Sunday, April 26, 2009


Sorry -- couldn't resist that ghastly pun in the title.

This morning (or was it last night?) I got a forwarded message from my excellent friend Peter Griffin about a culinary twend (ouch! Sorry again) involving the social networking phenom known as Twitter.

I am not interested in Twitter. About a month ago, I struggled mightily against the forces of inertia and wriggled out of the clutches of FaceBook because, after two years of being Fbooked I found it annoying and time-draining and I was delighted to cut my links.

So I do NOT want to become interested in Twittering on any other activities that make me wonder whether that's a bird in my brain or just the wind whistling in through one ear and out the other.

NEVERTHELESS ... reading the piece below had me wondering whether there IS something in all that social networking after all ... something cute and (oh dear, here it comes) TWEET!

Read on:

Take 1 Recipe, Mince, Reduce, Serve
OF what possible use to me is Twitter? I’m not interesting enough to follow around. To convey the capsulized brilliance of my life at any moment, 140 characters are too many. The same, I reluctantly add, goes for you: unless you’re hemorrhaging, I think I can wait to know what you’re doing until the next time we talk. Let’s get coffee later. My tweet.

But wait. There is one thing. A woman in Northern Ireland has turned Twitter’s solipsism upside down. She sends tweets that tell followers nothing about herself. Instead, they tell useful, interesting things, things they might really want to know.

She tweets recipes.

Honeyed Tagine: brwn lb/500g yam or lamb/T oil&butter/t tumeric&ging&s+p&cinn; +c onion&carrot9m; +c broth/3T honey/9prune. Cvr~h@400F/205C.

Biscotti: mix 1/3c sug/3T oil/egg/t anise flavr; +c flour/t bkgpwdr. Roll log to fit bkgpan; pat down. 30m@375/190C. Slice~14; brwn+6m/side.

Look closely. These are awesome acts of compression. Ingredients, actions, quantities, times and temperatures — both Fahrenheit and Celsius — boiled down to utmost richness, density and clarity. A dish, a meal, a trip to deliciousness magically packed into the tiniest carry-on bag.

.... (the rest of the article is available here. It's really worth reading. I twick you not!)

Sunday, April 12, 2009


If ever you've wondered about the intro-graphics at Animal Planet -- last year's signature clip, I think -- the one showing animals being formed out of some kind of smoky substance, by a pair of hands -- well, you'll see more of the same at a site called Sand Fantasy. The home page takes about 10 seconds to load properly and it's a good idea to just wait for it to load before clicking one of the video clips. It's magical, lyrical and clever all at once, as the artist ILANA YAHAV forms, de-forms and then reforms images out of sand (on glass, presumably, with a light shining behind it) using just her hands. I watched the one called "You've Got A Friend" ...

Wednesday, April 08, 2009

Tattoo Zen?

So anyway: a friend sent me the image below, along with the text that goes with it. I'd seen the image before but not the text. The way it appears in an e-mail window, you see the opening statement, then the image and then scroll down a bit before you see the second statement.

Initially, I just grinned and shuddered. A moment later, I got to thinking: all right, so what sort of reaction was the owner of the tattoo soliciting, anyway?

After all, if, based on his choice of image, we imagine that he's attracted to women then why would he want to display one on his back (or anywhere else!)? Because that would very likely be unsettling to his lady friends, unless they were gay, in which case ... ummm ... they probably wouldn't be interested in his bum. But if we suppose that he's gay, then his choice of image would ... ummm ... maybe attract straight men? So then he's a gay man who solicits sex from straight men who, let's face it, would have to be just a leetle bit bent to be romancing another man's back.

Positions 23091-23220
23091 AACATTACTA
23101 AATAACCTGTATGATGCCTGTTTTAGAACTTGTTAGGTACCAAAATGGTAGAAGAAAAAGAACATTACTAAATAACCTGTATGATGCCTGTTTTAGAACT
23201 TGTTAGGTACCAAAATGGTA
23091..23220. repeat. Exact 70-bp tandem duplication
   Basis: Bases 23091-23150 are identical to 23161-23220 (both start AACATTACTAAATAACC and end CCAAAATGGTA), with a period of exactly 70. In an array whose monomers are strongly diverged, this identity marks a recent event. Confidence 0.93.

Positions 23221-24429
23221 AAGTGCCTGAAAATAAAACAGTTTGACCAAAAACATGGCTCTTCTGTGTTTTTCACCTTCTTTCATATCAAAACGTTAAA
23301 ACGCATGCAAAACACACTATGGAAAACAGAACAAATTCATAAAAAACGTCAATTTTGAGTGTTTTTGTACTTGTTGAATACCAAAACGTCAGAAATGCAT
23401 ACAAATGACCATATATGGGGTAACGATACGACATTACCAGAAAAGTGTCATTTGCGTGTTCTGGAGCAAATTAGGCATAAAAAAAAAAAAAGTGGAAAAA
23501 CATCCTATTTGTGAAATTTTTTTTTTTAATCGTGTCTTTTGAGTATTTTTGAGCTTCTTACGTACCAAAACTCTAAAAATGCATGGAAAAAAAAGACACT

Whatever the case, my guess is, this man would actually be quite HAPPY in prison after all!

(and another guess: that's not a tattoo at all, but just a bit of body-paint).

This man had what he thought was the best tattoo in the world...

Until he went to prison.

Thursday, April 02, 2009

Chandigarh Visit

Last Friday, I and novelist Githa Hariharan travelled to Chandigarh, where we were guests of the Arts and Heritage Festival taking place in that city. I think I can speak for both of us when I say we enjoyed our visit tremendously. I've visited C'garh once before and enjoyed it then too. We were both struck by how clean and orderly it was -- a reminder that it's actually possible for an Indian city NOT to look as if it is inhabited exclusively by Homo Garbagensis.

It was a time of year when many flowering trees were sporting their colours. Particularly eye-catching was a tree with small, bright leaves -- they looked like flowers from a distance, but weren't. When I say "bright" I mean a really lovely, gleaming scarlet. When I was back in Delhi I got out our copy of Pradip Krishen's excellent
Delhi's Trees: A Field Guide and thumbed through it till I found what I was looking for and there it was: !Schleichera oleosa, familiarly known as the Kusum or Kosom tree and a good host for the lac-producing insect, Laccifer lacca. As a result of visiting C'garh and seeing this tree, I now own one more tiny fragment of trivia (via Krishen's book)! The seeds from this tree yield an oil with the name "Macassar" which was used in Victorian times as a hair oil. On account of the popularity of this hair oil, Victorian home-owners used to protect their sofas with a sort of doily, draped over the back and arms. Countless variations of this decorarive cloth are visible still in middle-class Indian homes. And the name for this doily-like item is ... antimacassar!